The market value of each stock can be calculated by multiplying the stock price with the total number of
shares outstanding
. The sum of the market value of all the component stocks is then divided by a divisor to obtain the final index value.

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Example

Work out the index value on 1 Jan 2017 and 31 Dec 2017 based on the following data:

Stock Shares
Outstanding
(Q)
Stock Price Market Capitalization
1 Jan 2017
(P0)
31 Dec 2017
(P1)
1 Jan 2017
(Q×P0)
31 Dec 2017
(Q×P1)
A 25,000 $15 $20 $375,000 $500,000
B 50,000 $34 $40 $1,700,000 $2,000,000
C 100,000 $52 $60 $5,200,000 $6,000,000
D 50,000 $120 $100 $6,000,000 $5,000,000
Sum 225,000 $13,275,000 $13,500,000

Assume that the divisor is 1.

Now, we can work out the relevant weights as follows:

wA (1 Jan 2017) = $375,000 = 2.82%
$13,275,000

Similarly, we work out that weights of Stock B, C and D are 12.81%, 39.17% and 45.20% respectively.

The weights for Stock A, B, C and D as on 31 Dec 2017 are 3.77%, 15.07%, 45.20% and 37.66% respectively.

You can see that weights have increased where the stock price has increased and vice versa.

Index as at 1 Jan 2017
= 2.82%×$15 12.81%×$34 39.17%×$52 45.20%×$120
= 79.38

In the same fashion, we find out that the index value as at 31 Dec 2017 is 71.56. The biggest drag on the index is the decline in price of Stock D because it has the highest weight.

A capitalization-weighted index, ABC, is first published comprising the following public companies A, B and C.

$30 1,000,000 $30,000,000 25%
$60 500,000 $30,000,000 25%
$60 1,000,000 $60,000,000 50%

As can be seen from the table above, although company B’s stock price is two times that of company A’s, their weightage in a capitalization-weighted index are the same as their market values are equal.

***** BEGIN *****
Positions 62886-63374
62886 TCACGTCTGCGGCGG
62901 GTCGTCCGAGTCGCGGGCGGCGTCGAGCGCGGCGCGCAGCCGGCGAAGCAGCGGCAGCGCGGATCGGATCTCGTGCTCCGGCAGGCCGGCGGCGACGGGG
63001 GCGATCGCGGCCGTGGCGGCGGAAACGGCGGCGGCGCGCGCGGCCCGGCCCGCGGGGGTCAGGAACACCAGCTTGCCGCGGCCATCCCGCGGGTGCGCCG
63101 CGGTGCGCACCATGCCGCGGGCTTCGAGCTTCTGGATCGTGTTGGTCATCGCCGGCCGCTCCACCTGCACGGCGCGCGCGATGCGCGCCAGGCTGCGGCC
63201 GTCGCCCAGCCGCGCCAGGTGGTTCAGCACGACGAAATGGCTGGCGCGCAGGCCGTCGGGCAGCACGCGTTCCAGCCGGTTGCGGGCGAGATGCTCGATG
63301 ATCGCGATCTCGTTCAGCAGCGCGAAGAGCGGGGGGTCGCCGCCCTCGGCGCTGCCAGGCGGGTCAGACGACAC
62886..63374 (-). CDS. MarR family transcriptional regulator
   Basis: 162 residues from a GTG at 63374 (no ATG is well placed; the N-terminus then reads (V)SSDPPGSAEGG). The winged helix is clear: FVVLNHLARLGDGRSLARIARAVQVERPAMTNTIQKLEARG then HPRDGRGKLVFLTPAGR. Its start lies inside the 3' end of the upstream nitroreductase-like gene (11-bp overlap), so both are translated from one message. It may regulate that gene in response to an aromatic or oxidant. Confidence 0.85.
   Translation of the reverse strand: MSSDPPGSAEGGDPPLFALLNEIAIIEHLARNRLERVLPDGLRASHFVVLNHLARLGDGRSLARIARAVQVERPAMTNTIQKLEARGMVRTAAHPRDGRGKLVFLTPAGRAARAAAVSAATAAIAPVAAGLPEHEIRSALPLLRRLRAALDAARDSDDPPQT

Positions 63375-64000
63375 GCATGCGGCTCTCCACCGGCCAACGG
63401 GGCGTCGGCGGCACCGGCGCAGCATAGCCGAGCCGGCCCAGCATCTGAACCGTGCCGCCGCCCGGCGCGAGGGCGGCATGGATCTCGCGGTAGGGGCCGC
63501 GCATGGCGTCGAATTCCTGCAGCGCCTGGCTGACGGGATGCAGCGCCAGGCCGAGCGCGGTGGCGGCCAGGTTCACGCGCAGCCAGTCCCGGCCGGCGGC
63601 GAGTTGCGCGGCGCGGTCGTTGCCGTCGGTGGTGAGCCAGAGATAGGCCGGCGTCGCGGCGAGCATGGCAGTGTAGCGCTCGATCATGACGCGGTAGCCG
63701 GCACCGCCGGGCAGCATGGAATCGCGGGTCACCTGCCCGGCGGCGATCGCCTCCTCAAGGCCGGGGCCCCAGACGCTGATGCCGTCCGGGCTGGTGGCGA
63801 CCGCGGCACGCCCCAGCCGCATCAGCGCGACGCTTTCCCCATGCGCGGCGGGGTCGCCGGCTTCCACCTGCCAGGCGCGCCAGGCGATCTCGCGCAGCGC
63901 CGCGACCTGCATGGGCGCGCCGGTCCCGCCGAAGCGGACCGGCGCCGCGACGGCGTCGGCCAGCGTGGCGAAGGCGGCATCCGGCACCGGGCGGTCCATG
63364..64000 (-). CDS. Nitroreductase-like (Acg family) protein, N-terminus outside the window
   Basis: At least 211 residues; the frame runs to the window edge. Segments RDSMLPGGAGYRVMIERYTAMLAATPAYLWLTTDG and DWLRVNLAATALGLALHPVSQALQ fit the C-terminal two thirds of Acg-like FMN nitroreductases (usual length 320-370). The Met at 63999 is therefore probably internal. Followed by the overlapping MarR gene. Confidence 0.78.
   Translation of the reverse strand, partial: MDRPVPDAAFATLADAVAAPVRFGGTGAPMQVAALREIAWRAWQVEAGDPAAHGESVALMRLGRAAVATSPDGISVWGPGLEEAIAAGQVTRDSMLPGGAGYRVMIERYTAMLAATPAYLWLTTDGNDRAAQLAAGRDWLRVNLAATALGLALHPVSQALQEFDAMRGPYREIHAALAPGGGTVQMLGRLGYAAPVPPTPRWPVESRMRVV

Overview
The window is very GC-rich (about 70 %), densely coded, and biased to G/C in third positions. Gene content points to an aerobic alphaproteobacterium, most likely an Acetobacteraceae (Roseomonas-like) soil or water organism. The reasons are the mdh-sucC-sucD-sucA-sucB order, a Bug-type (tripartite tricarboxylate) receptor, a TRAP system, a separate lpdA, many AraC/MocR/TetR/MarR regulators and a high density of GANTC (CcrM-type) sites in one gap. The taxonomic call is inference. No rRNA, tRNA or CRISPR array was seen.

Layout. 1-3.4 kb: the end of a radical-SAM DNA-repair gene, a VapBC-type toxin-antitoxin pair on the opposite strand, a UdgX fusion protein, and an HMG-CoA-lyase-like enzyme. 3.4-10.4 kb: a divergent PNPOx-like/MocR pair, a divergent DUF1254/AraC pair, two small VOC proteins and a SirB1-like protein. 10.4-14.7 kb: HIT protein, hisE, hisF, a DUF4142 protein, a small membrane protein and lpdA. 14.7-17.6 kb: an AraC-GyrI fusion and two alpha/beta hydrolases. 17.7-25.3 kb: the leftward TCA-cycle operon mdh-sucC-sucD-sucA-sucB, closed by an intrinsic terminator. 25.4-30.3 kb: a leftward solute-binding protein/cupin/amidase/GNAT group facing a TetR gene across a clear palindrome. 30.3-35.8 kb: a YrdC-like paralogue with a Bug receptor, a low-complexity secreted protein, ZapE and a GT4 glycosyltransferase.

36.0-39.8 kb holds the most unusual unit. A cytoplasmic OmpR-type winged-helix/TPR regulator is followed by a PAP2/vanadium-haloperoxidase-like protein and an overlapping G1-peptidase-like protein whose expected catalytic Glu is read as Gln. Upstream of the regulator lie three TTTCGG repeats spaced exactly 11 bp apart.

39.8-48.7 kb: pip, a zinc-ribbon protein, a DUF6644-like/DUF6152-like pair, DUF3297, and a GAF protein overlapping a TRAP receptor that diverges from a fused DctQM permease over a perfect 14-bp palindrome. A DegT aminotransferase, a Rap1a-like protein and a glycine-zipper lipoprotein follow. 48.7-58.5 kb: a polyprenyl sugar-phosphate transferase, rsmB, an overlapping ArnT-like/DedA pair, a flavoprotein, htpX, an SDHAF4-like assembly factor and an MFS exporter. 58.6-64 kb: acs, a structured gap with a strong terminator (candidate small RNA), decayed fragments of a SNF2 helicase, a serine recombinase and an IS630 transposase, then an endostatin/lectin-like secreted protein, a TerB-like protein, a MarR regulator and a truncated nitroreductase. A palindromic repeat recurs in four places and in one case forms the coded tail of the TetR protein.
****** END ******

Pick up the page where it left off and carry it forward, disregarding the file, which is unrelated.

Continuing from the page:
The total value of the index is: 30m 30m 60m = 150m. A divisor of 150,000 is selected to start the index off with an even number of 1000.

Initial Index Value = 150m / 150k = 1000

Related Readings

The CWI Composite is a capitalization-weighted index. It consists of four companies only: Company A, Company B, Company C, and Company D. The summary of the current stock prices and the total number of the shares outstanding for each company is given in the table below:

Using the information from the table above, we can calculate the market capitalization of each index component. The market capitalization can be found through the following formula:

Thank you for reading CFI’s explanation of a capitalization-weighted index. CFI is the official provider of the global Financial Modeling {amp}amp; Valuation Analyst (FMVA)™

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  • Common Stock
  • Diluted Shares Outstanding
  • Nikkei Index
  • Weighted Average Shares Outstanding

Market-capitalization weighted indexes (or market cap- or cap-weighted indexes) weight their securities by market value as measured by capitalization: that is, current security price * outstanding shares.